The Ultimate Fighting Championship schedule chugs along with a sneaky-good main card at UFC Fight Night 186 on Saturday in Las Vegas. As has been the trend for February, this event offers yet another intriguing and important heavyweight headliner, this time pitting Jairzinho Rozenstruik against Ciryl Gane. There are also significant stakes further down the card. Nikita Krylov faces Magomed Ankalaev in a strong co-feature, and the bantamweight rematch between Pedro Munhoz and Jimmie Rivera might be the best bout on the entire lineup. Add in entertaining veterans like Angela Hill and Alex Caceres, and this becomes a solid six-fight slate.
Now to the preview for the UFC Fight Night “Rozenstruik vs. Gane” main card:
Heavyweights#7 | Ciryl Gane (7-0, 4-0 UFC) vs. #4 | Jairzinho Rozenstruik (11-1, 5-1 UFC)
ODDS: Gane (-265), Rozenstruik (+225)
It was apparent almost immediately that Gane would be a prospect to watch. A talented kickboxer from France, Gane started his professional MMA career in Quebec’s TKO Major League MMA promotion and hit the ground running. Amazingly fluid on the feet for a man his size, “Bon Gamin” quickly dispatched three solid opponents and took the UFC call shortly thereafter. Most prospects with only three fights and a year of pro experience would be too raw for the UFC, but Gane had proven all he was going to prove at the regional level and deserved the step up in competition. As such, he made his UFC debut in August 2019 and had racked up three more wins by the end of the year, two of which surprisingly came via submission. While 2020 figured to be the year in which Gane finally got some big tests, essentially everything went wrong for the Frenchman. Beyond the pandemic, injuries and visa issues for both him and his opponents limited Gane to just one fight on the year, a December knockout of Junior dos Santos. Gane looked every bit the younger and faster fighter that he was against dos Santos, and now he is ready for a shot at the heavyweight division’s upper crust.
Suriname’s Rozenstruik enjoyed his own sudden rise through the heavyweight ranks but with nowhere near the level of hype upon his UFC debut. Rozenstruik was signed as a late replacement in early 2019 and did not have much of a name, as his biggest moment was probably a split decision win in Rizin Fighting Federation a few months prior. He spent much of his debut getting outwrestled by Junior Albini, but “Bigi Boy” eventually turned the tide for a sudden knockout, and from there, it was off to the races. After knockout wins over Allen Crowder and Andrei Arlovski in a combined 38 seconds, Rozenstruik ended the year with a main event win over Alistair Overeem to head into 2020 as a contender. Admittedly, the win over Overeem was not particularly electric; “The Demolition Man” mostly took over the fight against a relatively inactive Rozenstruik until he unleashed a fight-winning barrage in the closing seconds of the fifth round. Rozenstruik could have made the jump to top contender with a May win against Francis Ngannou, but that did not work out so well. Ngannou decided to flurry forward like a maniac, and Rozenstruik’s attempts to essentially counterpunch a speeding train saw him get knocked out for his trouble. However, Rozenstruik rebounded with his own win over dos Santos. Much like he was with Overeem, Rozenstruik was content to wait for an opening that eventually blew open the entire fight open. He will have five rounds to try and quiet the hype around Gane.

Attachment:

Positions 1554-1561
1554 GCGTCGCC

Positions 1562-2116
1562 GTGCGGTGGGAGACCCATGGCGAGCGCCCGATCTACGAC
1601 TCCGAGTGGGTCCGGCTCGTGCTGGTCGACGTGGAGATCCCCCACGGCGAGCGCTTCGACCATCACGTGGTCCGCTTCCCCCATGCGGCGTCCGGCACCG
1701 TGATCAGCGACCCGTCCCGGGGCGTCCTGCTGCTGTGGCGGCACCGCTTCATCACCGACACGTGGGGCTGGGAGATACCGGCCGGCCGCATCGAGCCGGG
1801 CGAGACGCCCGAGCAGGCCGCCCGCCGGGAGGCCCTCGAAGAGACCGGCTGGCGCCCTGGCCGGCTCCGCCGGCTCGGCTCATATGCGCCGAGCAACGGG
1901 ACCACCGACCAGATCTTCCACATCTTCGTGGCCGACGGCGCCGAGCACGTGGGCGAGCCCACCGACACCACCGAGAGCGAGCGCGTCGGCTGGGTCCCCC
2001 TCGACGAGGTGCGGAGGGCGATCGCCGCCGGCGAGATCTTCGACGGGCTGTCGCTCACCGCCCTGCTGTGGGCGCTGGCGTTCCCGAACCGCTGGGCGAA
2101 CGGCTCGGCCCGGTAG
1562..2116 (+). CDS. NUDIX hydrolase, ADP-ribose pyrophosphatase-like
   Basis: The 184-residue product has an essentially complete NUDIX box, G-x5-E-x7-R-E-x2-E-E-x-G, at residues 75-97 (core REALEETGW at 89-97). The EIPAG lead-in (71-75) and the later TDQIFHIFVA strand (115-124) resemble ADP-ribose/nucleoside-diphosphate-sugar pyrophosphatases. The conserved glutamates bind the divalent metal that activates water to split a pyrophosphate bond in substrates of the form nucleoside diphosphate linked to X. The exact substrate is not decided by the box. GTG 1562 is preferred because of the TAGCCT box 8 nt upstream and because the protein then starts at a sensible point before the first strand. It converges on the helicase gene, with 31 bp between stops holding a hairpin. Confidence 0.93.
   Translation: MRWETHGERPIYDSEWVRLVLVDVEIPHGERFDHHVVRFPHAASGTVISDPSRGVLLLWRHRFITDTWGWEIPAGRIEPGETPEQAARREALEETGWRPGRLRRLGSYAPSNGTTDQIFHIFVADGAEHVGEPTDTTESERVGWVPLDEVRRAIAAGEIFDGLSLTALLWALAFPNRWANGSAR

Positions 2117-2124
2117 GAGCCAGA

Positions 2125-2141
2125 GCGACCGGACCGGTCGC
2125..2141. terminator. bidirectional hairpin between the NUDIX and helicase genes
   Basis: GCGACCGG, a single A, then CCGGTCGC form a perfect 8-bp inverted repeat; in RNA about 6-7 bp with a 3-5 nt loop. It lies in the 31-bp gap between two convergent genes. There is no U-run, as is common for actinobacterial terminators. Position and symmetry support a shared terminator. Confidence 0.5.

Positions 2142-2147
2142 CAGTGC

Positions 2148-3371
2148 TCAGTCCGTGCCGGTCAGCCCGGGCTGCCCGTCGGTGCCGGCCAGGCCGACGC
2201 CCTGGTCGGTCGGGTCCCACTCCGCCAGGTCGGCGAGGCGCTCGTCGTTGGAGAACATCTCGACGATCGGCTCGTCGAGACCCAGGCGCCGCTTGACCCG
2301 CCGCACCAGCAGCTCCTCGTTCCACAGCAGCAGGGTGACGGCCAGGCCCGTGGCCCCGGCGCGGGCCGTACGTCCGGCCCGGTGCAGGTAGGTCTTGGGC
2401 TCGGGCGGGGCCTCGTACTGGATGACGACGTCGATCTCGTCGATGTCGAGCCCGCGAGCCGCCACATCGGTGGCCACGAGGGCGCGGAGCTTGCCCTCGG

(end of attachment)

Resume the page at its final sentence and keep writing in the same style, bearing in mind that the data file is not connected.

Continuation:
If this were any division besides heavyweight, this would be a fairly easy call for Gane. Of the two, he is the much more mobile fighter and more functional kickboxer, mixing up speeds, staying out of danger and even incorporating a solid clinch game as needed. That stands in contrast to Rozenstruik, who is much less inspiring as a whole but much more dangerous. Whether it was the quick knockouts over Crowder and Arlovski or a long slog like the Overeem fight, Rozenstruik is content to just sit back, wait for an opening and change the fight with one or two hard counters. At heavyweight, that approach works: Look no further than the recent main event between Derrick Lewis and Curtis Blaydes. Gane seems headed for a prospect loss, if only because his approach has appeared relatively void of defense. To his credit, Gane did seem much more cautious against dos Santos, his first opponent with a real chance of actually knocking him out. Gane could just snipe his way to a decision win or accumulate enough damage on Rozenstuik to end the fight before he can turn things around. However, in a heavyweight division where fights tend to hinge on knockout power and durability, Rozenstruik has the advantage in the former and is much more proven in regards to the latter. The pick is Rozenstruik via fourth-round knockout.
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